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E. A. Wallis Budge

Sir Ernest Alfred Thompson Wallis Budge (27 July 185723 November 1934) was an English Egyptologist, Orientalist, and philologist who worked for the British Museum and published numerous works on the ancient Near East. [1]

73 relations: Africa, Akkadian language, Amarna, Amelia Peabody series, Ancient Egyptian religion, Ancient Near East, Antiquities trade, Arabic, Archibald Sayce, Aristotle, Austen Henry Layard, Barbara Mertz, Bodmin, Book of the Dead, Book of the Heavenly Cow, British Museum, Caucasian race, Christianity, Constitution of the Athenians, Coptic language, Cornwall, Cuneiform, Docudrama, E. Nesbit, Egypt, Egyptian language, Egyptology, Ethnology, Flinders Petrie, Ge'ez language, Gebelein predynastic mummies, George Smith (Assyriologist), Greek language, H. Rider Haggard, Hebrew language, Hieroglyph, Hormuzd Rassam, Iraq, Istanbul, James George Frazer, James Joyce, John Stainer, Knight Bachelor, London, Nilotic peoples, Nineveh, Occult, Orientalism, Osiris, Ottoman Empire, ..., Papyrus, Papyrus of Ani, Paranormal, Peter le Page Renouf, Philology, Religious Tract Society, Rosetta Stone, Samuel Birch, Savile Club, Scarabaeidae, Semitic languages, Spiritualism, Stargate (film), Syriac language, The Golden Bough, The Story of the Amulet, United Kingdom, University of Cambridge, W. B. Yeats, WHSmith, William Ewart Gladstone, William Henry Smith (1825–1891), William Wright (orientalist). Expand index (23 more) »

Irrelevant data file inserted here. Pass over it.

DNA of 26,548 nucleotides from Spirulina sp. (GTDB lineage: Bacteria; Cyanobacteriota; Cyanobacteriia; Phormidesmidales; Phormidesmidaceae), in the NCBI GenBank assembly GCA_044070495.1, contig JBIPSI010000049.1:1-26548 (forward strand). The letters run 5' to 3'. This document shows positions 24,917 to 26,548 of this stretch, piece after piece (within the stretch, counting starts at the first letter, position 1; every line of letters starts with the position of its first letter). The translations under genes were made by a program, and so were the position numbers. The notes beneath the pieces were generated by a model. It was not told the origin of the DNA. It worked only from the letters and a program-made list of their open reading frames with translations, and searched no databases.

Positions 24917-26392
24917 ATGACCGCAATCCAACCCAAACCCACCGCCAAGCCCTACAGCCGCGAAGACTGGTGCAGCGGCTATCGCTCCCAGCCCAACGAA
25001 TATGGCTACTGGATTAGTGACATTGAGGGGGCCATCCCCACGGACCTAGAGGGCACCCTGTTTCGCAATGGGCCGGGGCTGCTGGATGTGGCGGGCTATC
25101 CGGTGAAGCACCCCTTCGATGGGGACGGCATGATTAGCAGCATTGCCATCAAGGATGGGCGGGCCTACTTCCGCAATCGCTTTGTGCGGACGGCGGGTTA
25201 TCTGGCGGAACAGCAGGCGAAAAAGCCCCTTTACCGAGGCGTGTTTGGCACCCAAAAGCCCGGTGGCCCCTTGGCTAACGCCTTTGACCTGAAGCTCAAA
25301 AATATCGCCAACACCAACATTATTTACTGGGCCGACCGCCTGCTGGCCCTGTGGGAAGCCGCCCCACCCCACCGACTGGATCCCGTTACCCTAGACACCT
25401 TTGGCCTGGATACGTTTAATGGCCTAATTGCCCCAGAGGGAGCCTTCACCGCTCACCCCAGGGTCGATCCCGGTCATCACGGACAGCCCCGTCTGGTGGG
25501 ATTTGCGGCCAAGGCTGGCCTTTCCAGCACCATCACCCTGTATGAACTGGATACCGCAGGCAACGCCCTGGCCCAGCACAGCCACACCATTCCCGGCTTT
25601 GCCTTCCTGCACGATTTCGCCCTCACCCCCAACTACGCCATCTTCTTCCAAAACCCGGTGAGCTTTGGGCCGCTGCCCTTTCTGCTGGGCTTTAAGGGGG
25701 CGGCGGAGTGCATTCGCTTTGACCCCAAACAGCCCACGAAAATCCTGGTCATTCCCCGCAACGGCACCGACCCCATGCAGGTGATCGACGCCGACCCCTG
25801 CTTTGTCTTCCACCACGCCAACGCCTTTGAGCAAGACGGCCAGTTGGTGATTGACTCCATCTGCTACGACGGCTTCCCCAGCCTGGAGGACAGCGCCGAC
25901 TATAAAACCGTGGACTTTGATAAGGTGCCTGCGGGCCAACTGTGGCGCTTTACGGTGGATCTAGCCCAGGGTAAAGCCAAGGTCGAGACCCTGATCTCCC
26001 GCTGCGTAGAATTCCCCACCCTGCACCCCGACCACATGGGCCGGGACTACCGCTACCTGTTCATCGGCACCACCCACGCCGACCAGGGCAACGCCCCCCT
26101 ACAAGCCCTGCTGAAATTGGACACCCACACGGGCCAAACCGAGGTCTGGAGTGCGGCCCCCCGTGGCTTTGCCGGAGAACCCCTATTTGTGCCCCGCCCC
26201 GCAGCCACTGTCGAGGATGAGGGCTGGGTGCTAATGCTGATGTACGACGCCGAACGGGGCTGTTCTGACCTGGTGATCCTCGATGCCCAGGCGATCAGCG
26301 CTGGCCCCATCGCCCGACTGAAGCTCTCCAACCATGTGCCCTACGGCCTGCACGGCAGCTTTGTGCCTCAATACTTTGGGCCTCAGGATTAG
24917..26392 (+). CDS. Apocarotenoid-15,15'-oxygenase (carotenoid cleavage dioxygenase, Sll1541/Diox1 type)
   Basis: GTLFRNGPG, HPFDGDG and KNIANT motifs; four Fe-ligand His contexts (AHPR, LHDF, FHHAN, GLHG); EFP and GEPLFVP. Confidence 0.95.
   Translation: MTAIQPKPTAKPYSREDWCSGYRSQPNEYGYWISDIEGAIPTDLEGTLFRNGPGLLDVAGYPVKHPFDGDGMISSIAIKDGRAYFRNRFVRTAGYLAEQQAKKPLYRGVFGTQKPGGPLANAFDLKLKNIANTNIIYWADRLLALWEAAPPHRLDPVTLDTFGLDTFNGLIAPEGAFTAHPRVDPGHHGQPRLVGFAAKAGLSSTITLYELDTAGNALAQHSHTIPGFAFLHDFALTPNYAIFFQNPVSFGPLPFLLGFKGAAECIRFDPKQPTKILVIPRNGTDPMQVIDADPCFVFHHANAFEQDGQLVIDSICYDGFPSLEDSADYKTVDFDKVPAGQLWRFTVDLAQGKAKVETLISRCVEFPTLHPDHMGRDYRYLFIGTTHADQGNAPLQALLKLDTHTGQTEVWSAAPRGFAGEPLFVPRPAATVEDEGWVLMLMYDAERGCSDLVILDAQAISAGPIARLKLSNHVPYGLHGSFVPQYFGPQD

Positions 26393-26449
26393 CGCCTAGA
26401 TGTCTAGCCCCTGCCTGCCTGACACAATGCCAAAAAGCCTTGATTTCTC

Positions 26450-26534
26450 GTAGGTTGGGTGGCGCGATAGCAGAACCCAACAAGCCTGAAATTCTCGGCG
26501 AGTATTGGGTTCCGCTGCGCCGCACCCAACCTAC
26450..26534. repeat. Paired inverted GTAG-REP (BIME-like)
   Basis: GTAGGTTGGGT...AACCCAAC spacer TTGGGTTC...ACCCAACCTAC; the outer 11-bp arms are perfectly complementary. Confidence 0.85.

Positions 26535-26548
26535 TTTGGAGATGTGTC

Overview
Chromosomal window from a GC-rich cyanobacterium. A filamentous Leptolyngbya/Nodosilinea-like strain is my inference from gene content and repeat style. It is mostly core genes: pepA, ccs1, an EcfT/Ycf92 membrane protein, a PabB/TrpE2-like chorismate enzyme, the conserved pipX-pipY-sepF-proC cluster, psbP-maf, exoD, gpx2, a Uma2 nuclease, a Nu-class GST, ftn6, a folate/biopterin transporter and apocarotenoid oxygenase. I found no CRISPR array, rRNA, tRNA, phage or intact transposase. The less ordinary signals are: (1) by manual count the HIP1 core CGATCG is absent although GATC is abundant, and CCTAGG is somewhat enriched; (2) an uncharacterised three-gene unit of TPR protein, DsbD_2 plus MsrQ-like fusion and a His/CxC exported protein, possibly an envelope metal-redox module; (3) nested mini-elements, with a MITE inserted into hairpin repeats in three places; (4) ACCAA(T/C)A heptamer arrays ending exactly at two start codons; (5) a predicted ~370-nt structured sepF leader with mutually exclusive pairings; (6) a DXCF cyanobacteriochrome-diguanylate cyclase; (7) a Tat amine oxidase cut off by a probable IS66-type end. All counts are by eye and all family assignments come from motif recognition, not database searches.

Africa is the world's second-largest and second-most-populous continent.

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Akkadian language

Akkadian (akkadû, ak.kADû) is an extinct east Semitic language (part of the greater Afroasiatic language family) that was spoken in ancient Mesopotamia.

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Amarna (العمارنة al-‘amārnah) is an extensive Egyptian archaeological site that represents the remains of the capital city newly established and built by the Pharaoh Akhenaten of the late Eighteenth Dynasty, and abandoned shortly after his death (1332 BC).

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Amelia Peabody series

The Amelia Peabody series is a series of nineteen historical mystery novels and one non-fiction companion volume written by Egyptologist Barbara Mertz (1927-2013) under the pen name Elizabeth Peters.

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Ancient Egyptian religion

Ancient Egyptian religion was a complex system of polytheistic beliefs and rituals which were an integral part of ancient Egyptian society.

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Ancient Near East

The ancient Near East was the home of early civilizations within a region roughly corresponding to the modern Middle East: Mesopotamia (modern Iraq, southeast Turkey, southwest Iran, northeastern Syria and Kuwait), ancient Egypt, ancient Iran (Elam, Media, Parthia and Persia), Anatolia/Asia Minor and Armenian Highlands (Turkey's Eastern Anatolia Region, Armenia, northwestern Iran, southern Georgia, and western Azerbaijan), the Levant (modern Syria, Lebanon, Palestine, Israel, and Jordan), Cyprus and the Arabian Peninsula.